It was in the 1960s that Vic came to be associated with Australia’s infamous Italian Mafia, the Honored SocietyThe mafia was most active along the Eastern Coast of Australia, and dominated the fruit and vegetable industry. A dramatic struggle of powers ensued in the early ’60s, after the death of Australia’s Godfather, Domenico “The Pope” Italiano. 

This led to the “Market Wars”, leading to at least 5 shootings and 1 death at the Vic market.

This was possibly the darkest time in Vic’s history.

My Tryst with Vic

I entered the market with a strong sense of familiarity, despite it being my first visit. It was, perhaps, the amplification of sensory cues – the colors, aroma and crowds, characteristic to India, that transported me instantly. The sheer variety of the products – ranging from sheep skin rugs to hand-painted boomerangs, was a treat for the soul. 

The traders were busy, and yet found time for a quick chat. Some of them advised me on what to try, others shared their journeys to the Vic Market.

I met an English man, who had left his home in the Sunshine Coast, to be part of the QVM legacy. He was selling customizable, recorded poems for little children.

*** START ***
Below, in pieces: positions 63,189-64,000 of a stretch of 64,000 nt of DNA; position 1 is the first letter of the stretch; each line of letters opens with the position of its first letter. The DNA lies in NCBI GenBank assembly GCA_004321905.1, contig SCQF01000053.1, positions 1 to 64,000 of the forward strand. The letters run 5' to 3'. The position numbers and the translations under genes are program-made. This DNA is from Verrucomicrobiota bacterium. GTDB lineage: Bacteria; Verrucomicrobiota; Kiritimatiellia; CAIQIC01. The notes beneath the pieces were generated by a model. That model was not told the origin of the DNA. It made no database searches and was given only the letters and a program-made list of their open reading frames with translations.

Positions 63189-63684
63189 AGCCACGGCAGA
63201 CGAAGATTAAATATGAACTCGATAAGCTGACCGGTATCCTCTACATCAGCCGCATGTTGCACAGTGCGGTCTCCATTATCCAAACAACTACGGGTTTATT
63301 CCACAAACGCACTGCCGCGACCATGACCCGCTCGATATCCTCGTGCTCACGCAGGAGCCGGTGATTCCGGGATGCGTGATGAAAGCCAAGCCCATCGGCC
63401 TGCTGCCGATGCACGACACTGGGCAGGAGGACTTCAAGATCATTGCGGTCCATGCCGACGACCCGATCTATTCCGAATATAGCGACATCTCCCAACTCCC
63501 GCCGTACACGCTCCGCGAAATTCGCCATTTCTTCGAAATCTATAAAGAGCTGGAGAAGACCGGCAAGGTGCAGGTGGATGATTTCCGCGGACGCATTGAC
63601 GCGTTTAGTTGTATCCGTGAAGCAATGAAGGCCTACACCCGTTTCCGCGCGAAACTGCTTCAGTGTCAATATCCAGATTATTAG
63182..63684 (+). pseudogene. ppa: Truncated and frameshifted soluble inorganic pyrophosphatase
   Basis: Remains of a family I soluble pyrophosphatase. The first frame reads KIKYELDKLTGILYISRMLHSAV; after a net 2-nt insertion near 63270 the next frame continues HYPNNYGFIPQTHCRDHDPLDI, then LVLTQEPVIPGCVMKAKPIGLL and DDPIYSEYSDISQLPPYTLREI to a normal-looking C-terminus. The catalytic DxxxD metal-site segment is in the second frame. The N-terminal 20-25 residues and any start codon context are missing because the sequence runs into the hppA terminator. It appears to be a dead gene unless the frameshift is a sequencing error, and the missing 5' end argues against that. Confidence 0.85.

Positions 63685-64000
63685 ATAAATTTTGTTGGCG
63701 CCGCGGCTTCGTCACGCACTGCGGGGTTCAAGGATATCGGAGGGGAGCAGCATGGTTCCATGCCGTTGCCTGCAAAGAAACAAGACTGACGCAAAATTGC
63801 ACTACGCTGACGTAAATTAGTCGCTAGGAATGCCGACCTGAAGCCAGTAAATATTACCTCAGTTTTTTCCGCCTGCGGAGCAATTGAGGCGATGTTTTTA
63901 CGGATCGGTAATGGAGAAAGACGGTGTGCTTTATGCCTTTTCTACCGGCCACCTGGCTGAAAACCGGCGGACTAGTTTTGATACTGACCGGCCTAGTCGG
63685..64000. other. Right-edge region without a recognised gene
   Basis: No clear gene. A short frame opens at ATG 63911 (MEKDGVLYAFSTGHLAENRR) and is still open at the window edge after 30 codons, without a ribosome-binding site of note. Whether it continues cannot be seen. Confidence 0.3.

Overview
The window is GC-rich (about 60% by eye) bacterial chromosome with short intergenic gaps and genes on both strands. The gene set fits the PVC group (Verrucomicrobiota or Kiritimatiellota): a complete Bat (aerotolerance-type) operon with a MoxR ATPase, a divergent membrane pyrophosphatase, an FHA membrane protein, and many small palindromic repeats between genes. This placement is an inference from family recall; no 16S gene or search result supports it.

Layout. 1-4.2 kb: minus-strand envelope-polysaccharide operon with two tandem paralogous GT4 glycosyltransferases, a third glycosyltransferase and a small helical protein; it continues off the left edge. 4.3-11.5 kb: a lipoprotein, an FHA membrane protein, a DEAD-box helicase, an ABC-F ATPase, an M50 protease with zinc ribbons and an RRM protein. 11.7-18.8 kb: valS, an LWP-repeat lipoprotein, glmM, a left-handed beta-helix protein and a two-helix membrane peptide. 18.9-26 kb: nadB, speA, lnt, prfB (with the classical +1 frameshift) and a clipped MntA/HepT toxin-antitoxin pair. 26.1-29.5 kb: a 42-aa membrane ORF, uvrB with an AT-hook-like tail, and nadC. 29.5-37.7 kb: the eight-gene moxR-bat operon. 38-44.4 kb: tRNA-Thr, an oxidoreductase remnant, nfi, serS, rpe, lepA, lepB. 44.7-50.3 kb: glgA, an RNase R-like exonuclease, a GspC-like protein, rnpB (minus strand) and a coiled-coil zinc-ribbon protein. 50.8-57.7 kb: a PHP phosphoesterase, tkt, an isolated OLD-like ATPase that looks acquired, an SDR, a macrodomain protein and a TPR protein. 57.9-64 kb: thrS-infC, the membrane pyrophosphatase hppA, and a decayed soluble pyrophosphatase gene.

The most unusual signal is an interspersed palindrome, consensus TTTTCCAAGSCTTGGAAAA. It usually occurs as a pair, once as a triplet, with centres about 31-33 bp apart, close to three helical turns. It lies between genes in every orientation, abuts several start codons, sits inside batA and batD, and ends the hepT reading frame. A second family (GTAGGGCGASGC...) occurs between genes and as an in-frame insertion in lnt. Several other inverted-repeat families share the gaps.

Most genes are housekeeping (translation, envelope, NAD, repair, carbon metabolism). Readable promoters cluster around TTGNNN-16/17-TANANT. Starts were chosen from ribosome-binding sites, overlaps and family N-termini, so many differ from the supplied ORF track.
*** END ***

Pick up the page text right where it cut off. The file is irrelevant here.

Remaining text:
At another shed, an old Korean man and his daughter, were selling boiled and roasted corn. They were connecting with their customers through a smile so welcoming, that no one noticed that they spoke no English. A happy music played somewhere in the background. I was told that it was a live musician outside the market, playing at a spot that held mini-concerts during night markets. A little cafe offered my toddler free chips, because she happened to flash a smile at the owner. Vic market made me feel at home in the heart of a new city!

I must also share the quirkiness of what was on display at the market. The products were mostly Australian souvenirs made in China, India or Bangladesh! But, every once in a while, we would come across a shed, where a local artist was offering her creations.